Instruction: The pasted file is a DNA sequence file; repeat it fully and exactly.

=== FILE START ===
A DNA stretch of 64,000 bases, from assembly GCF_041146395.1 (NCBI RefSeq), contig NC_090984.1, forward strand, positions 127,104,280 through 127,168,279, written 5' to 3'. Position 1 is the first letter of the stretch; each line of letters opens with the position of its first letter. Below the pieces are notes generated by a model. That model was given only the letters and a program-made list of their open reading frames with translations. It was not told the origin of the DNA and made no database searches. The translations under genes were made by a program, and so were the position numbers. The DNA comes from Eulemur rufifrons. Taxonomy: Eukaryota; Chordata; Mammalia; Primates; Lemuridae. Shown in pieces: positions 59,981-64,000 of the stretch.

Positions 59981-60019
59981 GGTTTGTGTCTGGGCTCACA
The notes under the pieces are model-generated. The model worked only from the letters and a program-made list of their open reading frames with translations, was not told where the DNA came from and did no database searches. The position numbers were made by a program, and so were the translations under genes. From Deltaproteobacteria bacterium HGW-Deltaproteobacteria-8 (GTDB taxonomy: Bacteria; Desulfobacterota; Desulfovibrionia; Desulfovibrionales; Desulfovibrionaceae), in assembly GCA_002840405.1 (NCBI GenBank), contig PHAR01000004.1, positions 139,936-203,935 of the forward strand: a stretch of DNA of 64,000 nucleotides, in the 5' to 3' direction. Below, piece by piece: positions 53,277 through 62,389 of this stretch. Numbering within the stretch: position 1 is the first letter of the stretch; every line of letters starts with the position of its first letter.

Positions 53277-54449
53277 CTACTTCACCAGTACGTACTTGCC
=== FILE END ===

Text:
A DNA stretch of 64,000 bases, from assembly GCF_041146395.1 (NCBI RefSeq), contig NC_090984.1, forward strand, positions 127,104,280 through 127,168,279, written 5' to 3'. Position 1 is the first letter of the stretch; each line of letters opens with the position of its first letter. Below the pieces are notes generated by a model. That model was given only the letters and a program-made list of their open reading frames with translations. It was not told the origin of the DNA and made no database searches. The translations under genes were made by a program, and so were the position numbers. The DNA comes from Eulemur rufifrons. Taxonomy: Eukaryota; Chordata; Mammalia; Primates; Lemuridae. Shown in pieces: positions 59,981-64,000 of the stretch.

Positions 59981-60019
59981 GGTTTGTGTCTGGGCTCACA
The notes under the pieces are model-generated. The model worked only from the letters and a program-made list of their open reading frames with translations, was not told where the DNA came from and did no database searches. The position numbers were made by a program, and so were the translations under genes. From Deltaproteobacteria bacterium HGW-Deltaproteobacteria-8 (GTDB taxonomy: Bacteria; Desulfobacterota; Desulfovibrionia; Desulfovibrionales; Desulfovibrionaceae), in assembly GCA_002840405.1 (NCBI GenBank), contig PHAR01000004.1, positions 139,936-203,935 of the forward strand: a stretch of DNA of 64,000 nucleotides, in the 5' to 3' direction. Below, piece by piece: positions 53,277 through 62,389 of this stretch. Numbering within the stretch: position 1 is the first letter of the stretch; every line of letters starts with the position of its first letter.

Positions 53277-54449
53277 CTACTTCACCAGTACGTACTTGCC